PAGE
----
Matamoros, Mexico: Washington, D.C.:

Saturday, January 14, 2012

The New Year

Let's get straight to the good stuff: I'll be bidding in a few weeks! The list for AIP (Afghanistan, Iraq, Pakistan) posts has already come out, but since I'm not really interested in any of those right now, I think I'll pass. I've gotten some sound advice from some senior people that I trust that going to AIP as a second tour is no longer worth it, career-wise. Of course, it's a huge boon if you need money fast (my salary would more than double for the year I would be there), but since I'm not cash-strapped, I'm fine with passing that up for a job that might be more beneficial to my career. Of course, going to AIP wouldn't necessarily hurt, but the advice I've received says it has no influence on tenure or promotion at this point. If I were a mid-level officer, then sure, I'd probably consider it. But at this point, I'm looking elsewhere.

Speaking of looking elsewhere, I have no idea where elsewhere is. I don't want to get my heart set on a specific country or a specific job and then it not even be an option on the bid list. (There is actually one job that I'd love to get, but it's not a job you bid for anyway. I doubt I'd get it as a second tour officer, anyway. This job is for the really high-caliber folks, and they tend to prefer people with a bit more experience. That said, I'll still be tossing my proverbial hat in the ring.) So, I'll patiently wait for the bid list to come out, and then spend two to three weeks pouring over all of the options. It's both exciting and slightly unnerving to realize that I'll be selecting my fate in just a few weeks. The great thing about the Foreign Service is all of the moving around and the subsequent adventure. Then again, one of the bad things about the Foreign Service is all of the moving around and the subsequent headaches. Regardless, I'm looking forward to being able to look forward to my future post.

I'm coming up on my 1-year mark at Post, toward the end of February. The first year has been full of great learning opportunities - opportunities and experiences that I probably would not have received had I ended up where I was originally assigned during A-100. Plus, although I miss the real "adventure" of living overseas (technically, I live over-river), I enjoy being able to go into the US whenever I want and enjoy US culture (and being able to buy stuff at normal prices.)

Speaking of milestones, I'm getting ready to shift positions from working in the NIV section to being in the ACS section. I'm very much looking forward to this change, because I've pretty much exhausted all of the interesting things about doing non-immigrant visas. I'm not sure how it is in a truly overseas post, but all of my interviews are blurring together at this point. Everyone has the same story, the same economic stability, the same ties to Mexico. However, in ACS, I'll be working with American citizens who need assistance, or helping make new American citizens altogether with a CRBA, or giving someone their first US passport. I'm ready to change things up a bit in my daily routine.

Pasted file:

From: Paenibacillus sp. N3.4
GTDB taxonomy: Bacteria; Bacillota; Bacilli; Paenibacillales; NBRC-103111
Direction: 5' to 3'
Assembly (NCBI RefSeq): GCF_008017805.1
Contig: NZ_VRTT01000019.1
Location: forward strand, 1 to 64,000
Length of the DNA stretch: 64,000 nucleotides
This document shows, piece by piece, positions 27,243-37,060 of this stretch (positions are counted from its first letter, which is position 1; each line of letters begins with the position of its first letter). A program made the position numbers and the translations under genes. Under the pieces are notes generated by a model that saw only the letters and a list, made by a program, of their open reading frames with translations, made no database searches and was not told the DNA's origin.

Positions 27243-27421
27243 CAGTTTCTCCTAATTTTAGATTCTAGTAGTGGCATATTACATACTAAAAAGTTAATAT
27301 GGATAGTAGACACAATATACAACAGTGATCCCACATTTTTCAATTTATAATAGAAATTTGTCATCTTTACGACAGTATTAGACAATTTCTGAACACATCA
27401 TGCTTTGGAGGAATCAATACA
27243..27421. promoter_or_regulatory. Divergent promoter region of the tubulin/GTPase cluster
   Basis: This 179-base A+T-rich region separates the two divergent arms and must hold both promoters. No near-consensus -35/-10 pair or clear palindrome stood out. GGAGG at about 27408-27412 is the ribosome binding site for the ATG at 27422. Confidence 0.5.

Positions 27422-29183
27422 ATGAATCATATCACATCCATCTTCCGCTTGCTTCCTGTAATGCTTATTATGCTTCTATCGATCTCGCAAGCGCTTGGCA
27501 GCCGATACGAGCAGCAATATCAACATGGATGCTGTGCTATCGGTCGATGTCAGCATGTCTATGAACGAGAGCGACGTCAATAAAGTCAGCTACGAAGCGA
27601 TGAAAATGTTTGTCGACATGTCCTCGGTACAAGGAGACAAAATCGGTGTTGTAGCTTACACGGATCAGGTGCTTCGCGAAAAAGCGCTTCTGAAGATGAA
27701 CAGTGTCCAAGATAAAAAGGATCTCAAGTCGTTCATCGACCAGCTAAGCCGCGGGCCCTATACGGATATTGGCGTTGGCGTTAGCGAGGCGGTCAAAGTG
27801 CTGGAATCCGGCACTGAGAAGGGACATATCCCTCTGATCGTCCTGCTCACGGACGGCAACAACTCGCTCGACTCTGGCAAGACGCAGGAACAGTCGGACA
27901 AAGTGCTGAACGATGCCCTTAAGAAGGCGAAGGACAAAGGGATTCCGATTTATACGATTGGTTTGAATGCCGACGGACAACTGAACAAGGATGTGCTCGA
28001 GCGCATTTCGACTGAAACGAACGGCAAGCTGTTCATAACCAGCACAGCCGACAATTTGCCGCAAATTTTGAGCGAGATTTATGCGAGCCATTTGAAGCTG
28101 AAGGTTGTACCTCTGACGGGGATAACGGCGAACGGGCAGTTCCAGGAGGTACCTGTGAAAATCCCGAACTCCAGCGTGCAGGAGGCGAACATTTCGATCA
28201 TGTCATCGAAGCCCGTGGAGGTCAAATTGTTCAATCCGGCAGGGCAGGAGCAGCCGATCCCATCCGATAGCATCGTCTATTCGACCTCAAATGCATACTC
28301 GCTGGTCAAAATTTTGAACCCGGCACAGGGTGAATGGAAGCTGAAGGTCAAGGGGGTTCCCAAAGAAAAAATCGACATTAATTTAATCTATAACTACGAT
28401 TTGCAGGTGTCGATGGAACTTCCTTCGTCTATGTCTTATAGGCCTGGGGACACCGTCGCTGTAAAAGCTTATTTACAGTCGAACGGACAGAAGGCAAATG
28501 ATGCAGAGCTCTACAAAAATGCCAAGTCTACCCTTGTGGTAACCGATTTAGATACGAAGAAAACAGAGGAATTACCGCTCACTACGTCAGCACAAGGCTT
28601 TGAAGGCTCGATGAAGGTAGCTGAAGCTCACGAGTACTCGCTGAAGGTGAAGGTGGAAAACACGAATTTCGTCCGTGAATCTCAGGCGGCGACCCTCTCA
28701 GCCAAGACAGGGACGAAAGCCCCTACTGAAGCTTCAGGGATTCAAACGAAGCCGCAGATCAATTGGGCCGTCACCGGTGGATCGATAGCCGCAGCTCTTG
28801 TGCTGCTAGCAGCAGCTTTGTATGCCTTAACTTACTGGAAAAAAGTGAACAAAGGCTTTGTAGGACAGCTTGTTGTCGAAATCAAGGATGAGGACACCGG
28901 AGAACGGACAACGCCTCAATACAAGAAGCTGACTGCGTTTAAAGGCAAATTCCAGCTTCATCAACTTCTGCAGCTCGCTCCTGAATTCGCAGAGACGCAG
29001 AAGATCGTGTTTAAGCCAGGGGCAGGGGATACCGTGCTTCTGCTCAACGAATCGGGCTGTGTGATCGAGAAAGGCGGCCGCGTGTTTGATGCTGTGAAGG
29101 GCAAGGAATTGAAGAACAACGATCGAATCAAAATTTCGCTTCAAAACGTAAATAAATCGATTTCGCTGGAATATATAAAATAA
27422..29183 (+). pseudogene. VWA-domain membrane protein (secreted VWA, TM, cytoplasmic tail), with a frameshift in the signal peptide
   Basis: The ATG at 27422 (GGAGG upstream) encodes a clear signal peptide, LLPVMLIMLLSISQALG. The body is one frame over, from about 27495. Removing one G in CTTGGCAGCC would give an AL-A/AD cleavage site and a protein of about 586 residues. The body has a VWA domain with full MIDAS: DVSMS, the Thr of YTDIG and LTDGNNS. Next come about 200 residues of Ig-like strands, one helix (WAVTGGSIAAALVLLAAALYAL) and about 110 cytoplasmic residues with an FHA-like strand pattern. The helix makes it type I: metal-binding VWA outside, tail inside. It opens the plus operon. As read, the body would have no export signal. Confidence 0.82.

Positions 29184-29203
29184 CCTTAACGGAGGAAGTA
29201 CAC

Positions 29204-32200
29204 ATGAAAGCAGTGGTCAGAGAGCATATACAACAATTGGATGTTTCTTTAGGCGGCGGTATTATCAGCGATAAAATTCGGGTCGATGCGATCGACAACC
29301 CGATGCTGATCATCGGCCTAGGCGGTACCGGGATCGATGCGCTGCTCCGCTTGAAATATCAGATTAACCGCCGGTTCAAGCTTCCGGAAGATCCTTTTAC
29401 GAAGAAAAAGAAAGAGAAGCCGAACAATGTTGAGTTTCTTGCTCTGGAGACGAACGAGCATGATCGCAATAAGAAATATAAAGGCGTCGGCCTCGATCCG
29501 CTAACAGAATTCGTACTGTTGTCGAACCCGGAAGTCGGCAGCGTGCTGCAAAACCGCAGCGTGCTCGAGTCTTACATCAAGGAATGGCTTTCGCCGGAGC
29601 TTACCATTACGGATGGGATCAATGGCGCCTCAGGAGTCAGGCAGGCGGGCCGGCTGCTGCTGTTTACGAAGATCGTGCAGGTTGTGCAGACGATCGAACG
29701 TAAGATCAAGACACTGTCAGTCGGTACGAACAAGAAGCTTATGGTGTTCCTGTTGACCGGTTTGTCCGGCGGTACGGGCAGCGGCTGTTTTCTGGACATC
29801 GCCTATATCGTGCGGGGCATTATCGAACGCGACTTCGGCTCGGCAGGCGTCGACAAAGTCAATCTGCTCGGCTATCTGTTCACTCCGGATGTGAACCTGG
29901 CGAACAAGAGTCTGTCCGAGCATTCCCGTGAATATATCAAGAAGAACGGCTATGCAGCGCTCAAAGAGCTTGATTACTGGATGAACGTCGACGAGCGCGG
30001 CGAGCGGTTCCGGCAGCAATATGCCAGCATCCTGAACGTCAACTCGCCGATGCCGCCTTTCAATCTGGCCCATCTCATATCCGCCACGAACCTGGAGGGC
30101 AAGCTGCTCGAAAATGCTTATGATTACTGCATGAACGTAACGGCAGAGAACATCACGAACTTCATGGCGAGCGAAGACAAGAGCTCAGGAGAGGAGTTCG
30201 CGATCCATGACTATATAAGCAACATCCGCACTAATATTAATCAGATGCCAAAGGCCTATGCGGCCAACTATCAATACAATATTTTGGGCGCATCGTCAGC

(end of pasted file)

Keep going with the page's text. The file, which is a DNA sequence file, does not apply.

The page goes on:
The picture looks warped because
I took it on my phone while running and
the shutter clearly wasn't fast enough.
In the realm of entertainment, I ran a 10K today and did about as well as I thought I would. I run an average pace, and I finished in about average place. I probably should invest in some running shoes, though... the shoes I wear now are trail hiking shoes and are about 2 years old. I took the following photo in the middle of the race.

At least this time, as opposed to the two other races I've run in Mexico, there were no Mexican people heckling me for being a white guy.

I'll report back when the bid list comes in and share a few thoughts about that whole process. Until then, feel free to contact me with questions you may have about the Foreign Service - that's what I'm here fore.

Until next time...peace


  1. Andrew, try Indonesia. My parents were posted there sixty years ago, it was pretty interesting.

  2. Re-entering comment: My parents were posted in Indonesia sixty years ago....I was born there. Have been also in Kabul and Chennai (that was Madras) and they were great posts back then. Also, Bonn. Didn't mean to sign on as Anon. I have been following your blog for a while.
    Patricia Grayson (Foreign Service brat)

  3. Thanks for the info!

  4. It's April already so you've probably found out your next post and may even be there already (no updates? ^_^).
    For future consideration, though, I think you should bid for somewhere in Africa. I lived in Botswana for 3 years as a kid and it was by far my favorite of my FSO dad's posts. The people were so lovely and we got to go on safaris(!) almost every month. When/If I become an FSO myself I hope I can go back there.